The value of bitcoin has rocketed higher since late August, gaining more than 60% as investors around the world clamor to buy into the cryptocurrency.
It recently hit new highs for the year.
Long-term bitcoin watchers have seen this happen before, and they know that the recent gains could just be the start of a massive rally.
The last time bitcoin’s value began soaring the cryptocurrency went from below $US200 in September 2013 to more than $US1100 by early 2014.
Right now — after the recent gains — bitcoin is trading at around $US380. That’s right, after that peak last year, bitcoin crashed — badly damaging investor interest. It took more than a year for that interest return.
So what’s bringing people back? The digital currency is gaining traction both in the consumer marketplace, as a tradeable security, and with regulators. To illustrate – you can donate to the American Red Cross in bitcoin, buy a new personal computer with it, or even book a holiday.
It isn’t just digital-currency enthusiasts that are bullish. Equity research firm Wedbush expects it to rise to $US600 because of the growing adoption. That target includes a “high discount rate to account for uncertainty,” the firm says in a Nov. 4 research note. In other words, there’s a lot of risk here but it could go much higher.
“We’re crossing the chasm from early enthusiasts to mainstream adoption,” says Adam White, a vice president of business development with bitcoin exchange Coinbase.
As more people use bitcoin, retailers have become increasingly welcoming of it.
Companies including Dish, Microsoft, Dell and Expedia are accepting cryptocurrency as payment.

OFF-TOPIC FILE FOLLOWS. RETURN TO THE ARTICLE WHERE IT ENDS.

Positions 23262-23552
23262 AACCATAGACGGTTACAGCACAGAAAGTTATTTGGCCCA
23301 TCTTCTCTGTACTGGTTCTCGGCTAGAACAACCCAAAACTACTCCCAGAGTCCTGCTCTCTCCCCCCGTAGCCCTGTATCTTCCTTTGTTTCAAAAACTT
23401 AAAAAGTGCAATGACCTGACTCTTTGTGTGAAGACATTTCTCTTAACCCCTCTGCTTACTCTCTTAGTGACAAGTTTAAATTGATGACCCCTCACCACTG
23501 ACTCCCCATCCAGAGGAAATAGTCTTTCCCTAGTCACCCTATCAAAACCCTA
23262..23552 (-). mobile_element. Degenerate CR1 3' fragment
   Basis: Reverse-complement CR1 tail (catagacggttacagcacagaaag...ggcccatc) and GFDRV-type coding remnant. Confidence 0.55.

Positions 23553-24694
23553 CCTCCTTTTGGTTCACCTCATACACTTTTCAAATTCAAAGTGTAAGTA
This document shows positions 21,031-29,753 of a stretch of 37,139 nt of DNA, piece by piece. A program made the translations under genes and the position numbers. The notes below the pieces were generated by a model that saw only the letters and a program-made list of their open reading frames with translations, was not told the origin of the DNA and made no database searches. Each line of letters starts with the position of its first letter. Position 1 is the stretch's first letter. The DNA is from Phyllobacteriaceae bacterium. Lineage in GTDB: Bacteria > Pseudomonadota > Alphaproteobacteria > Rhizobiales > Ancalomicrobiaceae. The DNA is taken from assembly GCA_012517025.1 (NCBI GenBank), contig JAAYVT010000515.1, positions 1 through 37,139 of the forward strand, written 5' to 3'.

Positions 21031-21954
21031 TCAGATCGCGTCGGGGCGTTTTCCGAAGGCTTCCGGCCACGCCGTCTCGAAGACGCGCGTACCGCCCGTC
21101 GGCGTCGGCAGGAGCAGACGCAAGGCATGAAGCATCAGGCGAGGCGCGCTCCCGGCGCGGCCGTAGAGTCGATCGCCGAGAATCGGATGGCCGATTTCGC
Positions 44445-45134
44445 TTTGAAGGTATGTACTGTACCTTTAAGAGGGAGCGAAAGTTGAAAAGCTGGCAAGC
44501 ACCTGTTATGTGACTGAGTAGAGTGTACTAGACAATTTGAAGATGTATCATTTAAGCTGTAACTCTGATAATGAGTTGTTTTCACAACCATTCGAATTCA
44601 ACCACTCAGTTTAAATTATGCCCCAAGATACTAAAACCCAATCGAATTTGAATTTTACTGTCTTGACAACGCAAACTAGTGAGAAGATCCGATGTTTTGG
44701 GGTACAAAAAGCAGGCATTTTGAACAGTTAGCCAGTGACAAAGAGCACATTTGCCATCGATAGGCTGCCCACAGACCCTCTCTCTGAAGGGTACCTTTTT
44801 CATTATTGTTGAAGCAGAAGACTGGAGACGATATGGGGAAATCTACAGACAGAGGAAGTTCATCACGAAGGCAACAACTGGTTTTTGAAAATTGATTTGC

Perhaps most crucial: payments startups and legacy players including Square, Stripe, and PayPal are integrating it into their offerings.
Regulation is evolving
Regulators in the US and internationally are embracing bitcoin now, instead of fearing — or, worse still, thwarting — it.
“What there needs to be is greater regulatory clarity,” said Jerry Brito, executive director at Washington-based advocacy group Coin Center. “It’s a very different world than it was in 2013.”
Bitcoin legislation is being readied in several US states, Brito said.
In October, a consortium of startups announced the establishment of the Blockchain Alliance, a partnership between bitcoin companies and US and foreign agencies including the Department of Justice, FBI and the Commodity Futures Trading Commission, among others.
Last month, the European Court of Justice said bitcoin transactions will be exempted from a consumer tax, which could lead to even greater use of the cryptocurrency.
Another big step, yet to come, would be the declaration of bitcoin by US regulators as a security.
Big investors are buying in
Another factor lending greater legitimacy to bitcoin is the investment capital being poured into related startups.
Recently, the total dollar volume backing startups in the sector crossed the $US1 billion threshold. But the investors behind the money have also increased bitcoin’s visibility.
The roster of bitcoin startup backers includes Wall Street investment banks; the New York Stock Exchange and NASDAQ; and leading credit and debit card companies including Visa, MasterCard and Capital One.
“The global banks and wire-houses have meaningfully gotten involved in the space,” said Michael Sonnenshein, director of business development and sales at Grayscale Investments, which manages the Bitcoin Investment Trust, a publicly listed vehicle that tracks bitcoin. “In 2013, they were beginning to dip their toe, but primarily behind closed doors and within internal working groups.”
There are still lingering issues surrounding bitcoin’s validity.
To be sure, it is volatile and — because its loosely regulated — a draw for frauds and criminals.
Some big names in the crytptocurrency community — perhaps most notably Blythe Masters, the CEO of Digital Asset Holdings — have been critical of bitcoin and say the underpinning blockchain technology is actually what’s most sexy to Wall Street.
But right now, to many investors, bitcoin is hot. And it could stay that way.